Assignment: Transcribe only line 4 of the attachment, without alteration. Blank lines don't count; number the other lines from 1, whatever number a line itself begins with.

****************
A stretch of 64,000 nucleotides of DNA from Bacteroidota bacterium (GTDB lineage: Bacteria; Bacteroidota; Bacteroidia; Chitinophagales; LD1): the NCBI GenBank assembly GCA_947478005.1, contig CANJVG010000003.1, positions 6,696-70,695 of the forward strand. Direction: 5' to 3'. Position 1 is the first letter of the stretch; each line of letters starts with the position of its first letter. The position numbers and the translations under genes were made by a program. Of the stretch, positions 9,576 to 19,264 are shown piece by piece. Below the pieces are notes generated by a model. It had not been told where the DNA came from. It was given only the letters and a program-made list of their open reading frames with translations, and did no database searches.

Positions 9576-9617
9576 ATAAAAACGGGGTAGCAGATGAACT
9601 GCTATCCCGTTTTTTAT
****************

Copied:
9601 GCTATCCCGTTTTTTAT